Cancer

Identical twins can share more than identical genes

An international group of researchers has discovered a new phenomenon that occurs in identical twins: independent of their identical genes, they share an additional level of molecular similarity that influences their biological ...

Jan 09, 2018
popularity338 comments 0

Removing the immunotherapy blindfold

Immunotherapies are promising in theory, but often not in practice. In fact according to experts, they actually only work 10 percent of the time in the treatment of cancer – at best. Yet, while immunotherapy drugs may only ...

Jan 11, 2018
popularity1 comments 0

Rare melanoma type highly responsive to immunotherapy

Desmoplastic melanoma is a rare subtype of melanoma that is commonly found on sun-exposed areas, such as the head and neck, and usually seen in older patients. Treatment is difficult because these tumors are often resistant ...

Jan 11, 2018
popularity298 comments 0

Cancer /ˈkænsər/ ( listen), known medically as a malignant neoplasm, is a broad group of various diseases, all involving unregulated cell growth. In cancer, cells divide and grow uncontrollably, forming malignant tumors, and invade nearby parts of the body. The cancer may also spread to more distant parts of the body through the lymphatic system or bloodstream. Not all tumors are cancerous. Benign tumors do not grow uncontrollably, do not invade neighboring tissues, and do not spread throughout the body.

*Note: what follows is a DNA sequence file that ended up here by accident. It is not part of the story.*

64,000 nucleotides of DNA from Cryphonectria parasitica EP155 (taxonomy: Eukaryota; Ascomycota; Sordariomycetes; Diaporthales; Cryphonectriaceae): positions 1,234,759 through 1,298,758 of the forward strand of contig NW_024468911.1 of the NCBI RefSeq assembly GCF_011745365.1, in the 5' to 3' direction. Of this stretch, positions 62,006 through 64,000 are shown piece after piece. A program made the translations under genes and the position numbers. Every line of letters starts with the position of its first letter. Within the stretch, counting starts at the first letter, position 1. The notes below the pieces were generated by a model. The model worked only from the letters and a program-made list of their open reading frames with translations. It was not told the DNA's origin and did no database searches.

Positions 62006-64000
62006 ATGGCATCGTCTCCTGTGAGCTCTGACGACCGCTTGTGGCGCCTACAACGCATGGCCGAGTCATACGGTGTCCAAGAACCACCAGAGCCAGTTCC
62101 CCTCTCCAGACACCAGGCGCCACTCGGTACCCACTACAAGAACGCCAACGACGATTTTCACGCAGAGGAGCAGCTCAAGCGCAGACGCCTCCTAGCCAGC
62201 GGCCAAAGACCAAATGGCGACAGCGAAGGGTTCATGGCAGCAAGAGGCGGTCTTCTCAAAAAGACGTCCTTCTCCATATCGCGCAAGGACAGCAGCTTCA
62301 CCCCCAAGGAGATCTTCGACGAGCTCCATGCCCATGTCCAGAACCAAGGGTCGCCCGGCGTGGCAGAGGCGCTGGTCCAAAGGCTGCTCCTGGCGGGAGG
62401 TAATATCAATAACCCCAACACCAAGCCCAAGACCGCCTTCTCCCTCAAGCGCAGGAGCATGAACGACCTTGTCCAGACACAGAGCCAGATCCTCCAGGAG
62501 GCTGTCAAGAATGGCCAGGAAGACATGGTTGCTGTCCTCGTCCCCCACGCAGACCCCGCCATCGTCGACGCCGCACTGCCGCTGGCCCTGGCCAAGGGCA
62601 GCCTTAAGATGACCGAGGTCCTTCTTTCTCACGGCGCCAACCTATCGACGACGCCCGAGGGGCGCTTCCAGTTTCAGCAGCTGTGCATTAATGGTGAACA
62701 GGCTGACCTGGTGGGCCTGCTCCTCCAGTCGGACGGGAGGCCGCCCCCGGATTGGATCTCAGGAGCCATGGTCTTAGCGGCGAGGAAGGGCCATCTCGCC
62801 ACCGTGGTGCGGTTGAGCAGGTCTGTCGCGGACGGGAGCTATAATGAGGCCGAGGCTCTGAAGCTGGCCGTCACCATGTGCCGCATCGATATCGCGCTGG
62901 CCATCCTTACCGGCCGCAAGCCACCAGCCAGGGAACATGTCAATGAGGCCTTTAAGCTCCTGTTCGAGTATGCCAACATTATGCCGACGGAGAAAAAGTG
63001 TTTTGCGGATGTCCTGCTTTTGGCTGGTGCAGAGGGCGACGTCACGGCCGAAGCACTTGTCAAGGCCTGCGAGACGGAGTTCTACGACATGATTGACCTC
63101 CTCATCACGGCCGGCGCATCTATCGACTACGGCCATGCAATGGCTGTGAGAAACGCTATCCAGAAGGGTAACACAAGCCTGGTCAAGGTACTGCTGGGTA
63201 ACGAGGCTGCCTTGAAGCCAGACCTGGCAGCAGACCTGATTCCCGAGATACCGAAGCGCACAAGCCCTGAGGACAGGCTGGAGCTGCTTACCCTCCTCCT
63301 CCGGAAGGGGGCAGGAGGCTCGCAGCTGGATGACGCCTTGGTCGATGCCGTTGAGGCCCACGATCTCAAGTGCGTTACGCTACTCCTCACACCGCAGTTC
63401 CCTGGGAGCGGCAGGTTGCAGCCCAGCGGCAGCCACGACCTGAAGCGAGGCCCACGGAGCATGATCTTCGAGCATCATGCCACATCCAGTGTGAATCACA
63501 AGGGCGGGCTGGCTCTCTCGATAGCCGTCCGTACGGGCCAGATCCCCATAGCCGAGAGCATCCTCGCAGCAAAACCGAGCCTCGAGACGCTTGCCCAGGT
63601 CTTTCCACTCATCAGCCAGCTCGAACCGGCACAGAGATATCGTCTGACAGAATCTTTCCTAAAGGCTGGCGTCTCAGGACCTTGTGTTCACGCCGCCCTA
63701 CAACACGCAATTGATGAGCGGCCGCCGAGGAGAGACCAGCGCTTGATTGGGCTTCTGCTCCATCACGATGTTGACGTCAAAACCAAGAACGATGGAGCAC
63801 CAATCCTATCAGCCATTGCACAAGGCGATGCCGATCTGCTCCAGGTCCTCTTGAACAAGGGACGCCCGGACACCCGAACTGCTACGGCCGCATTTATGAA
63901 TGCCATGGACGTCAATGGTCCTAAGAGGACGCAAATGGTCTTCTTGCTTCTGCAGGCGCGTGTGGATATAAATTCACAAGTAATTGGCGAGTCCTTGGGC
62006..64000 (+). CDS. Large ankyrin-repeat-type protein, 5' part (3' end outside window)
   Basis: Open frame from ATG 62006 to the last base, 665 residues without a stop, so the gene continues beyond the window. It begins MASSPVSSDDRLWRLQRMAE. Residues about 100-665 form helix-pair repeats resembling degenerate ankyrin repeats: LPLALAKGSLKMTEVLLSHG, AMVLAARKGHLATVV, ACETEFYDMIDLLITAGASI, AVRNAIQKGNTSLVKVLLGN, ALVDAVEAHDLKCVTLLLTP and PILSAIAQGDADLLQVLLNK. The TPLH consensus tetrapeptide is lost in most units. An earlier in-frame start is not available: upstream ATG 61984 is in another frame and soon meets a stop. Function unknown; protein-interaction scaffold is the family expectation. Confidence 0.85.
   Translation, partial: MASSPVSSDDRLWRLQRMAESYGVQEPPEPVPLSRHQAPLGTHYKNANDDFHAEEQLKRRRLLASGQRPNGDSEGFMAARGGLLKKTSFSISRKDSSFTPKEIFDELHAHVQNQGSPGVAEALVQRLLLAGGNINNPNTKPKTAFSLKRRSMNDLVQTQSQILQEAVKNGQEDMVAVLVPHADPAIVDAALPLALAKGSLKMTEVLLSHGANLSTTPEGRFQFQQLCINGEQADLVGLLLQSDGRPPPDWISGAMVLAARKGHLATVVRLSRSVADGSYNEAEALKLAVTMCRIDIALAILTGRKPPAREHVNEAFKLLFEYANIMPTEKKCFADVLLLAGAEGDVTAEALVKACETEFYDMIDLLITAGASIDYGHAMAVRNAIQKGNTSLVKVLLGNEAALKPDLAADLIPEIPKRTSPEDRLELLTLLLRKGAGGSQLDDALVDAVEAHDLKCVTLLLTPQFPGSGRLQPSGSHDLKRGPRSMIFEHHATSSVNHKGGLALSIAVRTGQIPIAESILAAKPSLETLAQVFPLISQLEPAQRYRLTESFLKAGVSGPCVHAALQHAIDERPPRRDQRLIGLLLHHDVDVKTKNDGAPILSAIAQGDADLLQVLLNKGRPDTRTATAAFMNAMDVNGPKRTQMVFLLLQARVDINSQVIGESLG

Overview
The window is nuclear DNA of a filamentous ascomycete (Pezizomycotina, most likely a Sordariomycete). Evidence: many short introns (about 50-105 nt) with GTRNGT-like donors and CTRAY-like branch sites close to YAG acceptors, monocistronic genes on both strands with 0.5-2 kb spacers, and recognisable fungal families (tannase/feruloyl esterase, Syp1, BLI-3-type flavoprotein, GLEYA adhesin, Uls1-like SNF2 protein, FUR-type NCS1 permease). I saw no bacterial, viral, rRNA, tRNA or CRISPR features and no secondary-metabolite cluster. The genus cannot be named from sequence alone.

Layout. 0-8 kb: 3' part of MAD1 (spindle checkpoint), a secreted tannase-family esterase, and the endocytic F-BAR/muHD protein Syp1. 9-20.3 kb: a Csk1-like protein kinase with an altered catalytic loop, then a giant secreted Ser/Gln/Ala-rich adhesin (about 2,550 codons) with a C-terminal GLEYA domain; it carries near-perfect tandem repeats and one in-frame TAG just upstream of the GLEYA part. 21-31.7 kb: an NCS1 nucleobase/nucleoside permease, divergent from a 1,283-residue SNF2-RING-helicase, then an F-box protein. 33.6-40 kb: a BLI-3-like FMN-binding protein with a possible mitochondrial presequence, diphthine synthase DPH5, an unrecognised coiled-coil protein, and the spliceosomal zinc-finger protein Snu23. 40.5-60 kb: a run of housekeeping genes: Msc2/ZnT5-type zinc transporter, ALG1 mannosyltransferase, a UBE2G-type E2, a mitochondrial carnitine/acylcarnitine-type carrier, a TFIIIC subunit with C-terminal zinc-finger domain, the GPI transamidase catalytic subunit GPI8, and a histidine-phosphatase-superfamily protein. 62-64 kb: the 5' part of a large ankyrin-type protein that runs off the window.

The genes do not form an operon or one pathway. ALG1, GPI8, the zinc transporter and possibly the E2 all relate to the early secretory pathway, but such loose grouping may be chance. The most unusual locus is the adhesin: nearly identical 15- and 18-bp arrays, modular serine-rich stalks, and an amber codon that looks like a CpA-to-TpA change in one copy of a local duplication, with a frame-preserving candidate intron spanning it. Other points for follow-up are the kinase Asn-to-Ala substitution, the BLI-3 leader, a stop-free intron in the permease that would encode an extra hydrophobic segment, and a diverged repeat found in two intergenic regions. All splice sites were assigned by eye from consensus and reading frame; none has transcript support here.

Determining what causes cancer is complex. Many things are known to increase the risk of cancer, including tobacco use, certain infections, radiation, lack of physical activity, poor diet and obesity, and environmental pollutants. These can directly damage genes or combine with existing genetic faults within cells to cause the disease. Approximately five to ten percent of cancers are entirely hereditary.

Cancer can be detected in a number of ways, including the presence of certain signs and symptoms, screening tests, or medical imaging. Once a possible cancer is detected it is diagnosed by microscopic examination of a tissue sample. Cancer is usually treated with chemotherapy, radiation therapy and surgery. The chances of surviving the disease vary greatly by the type and location of the cancer and the extent of disease at the start of treatment. While cancer can affect people of all ages, and a few types of cancer are more common in children, the risk of developing cancer generally increases with age. In 2007, cancer caused about 13% of all human deaths worldwide (7.9 million). Rates are rising as more people live to an old age and as mass lifestyle changes occur in the developing world.

This text uses material from Wikipedia licensed under CC BY-SA

Latest Spotlight News

A new therapeutic avenue for Parkinson's disease

Systemic clearing of senescent astrocytes prevents Parkinson's neuropathology and associated symptoms in a mouse model of sporadic disease, the type implicated in 95% of human cases. Publishing in Cell Reports, researchers ...

Cognitive training helps regain a younger-working brain

Relentless cognitive decline as we age is worrisome, and it is widely thought to be an unavoidable negative aspect of normal aging. Researchers at the Center for BrainHealth at The University of Texas at Dallas, however, ...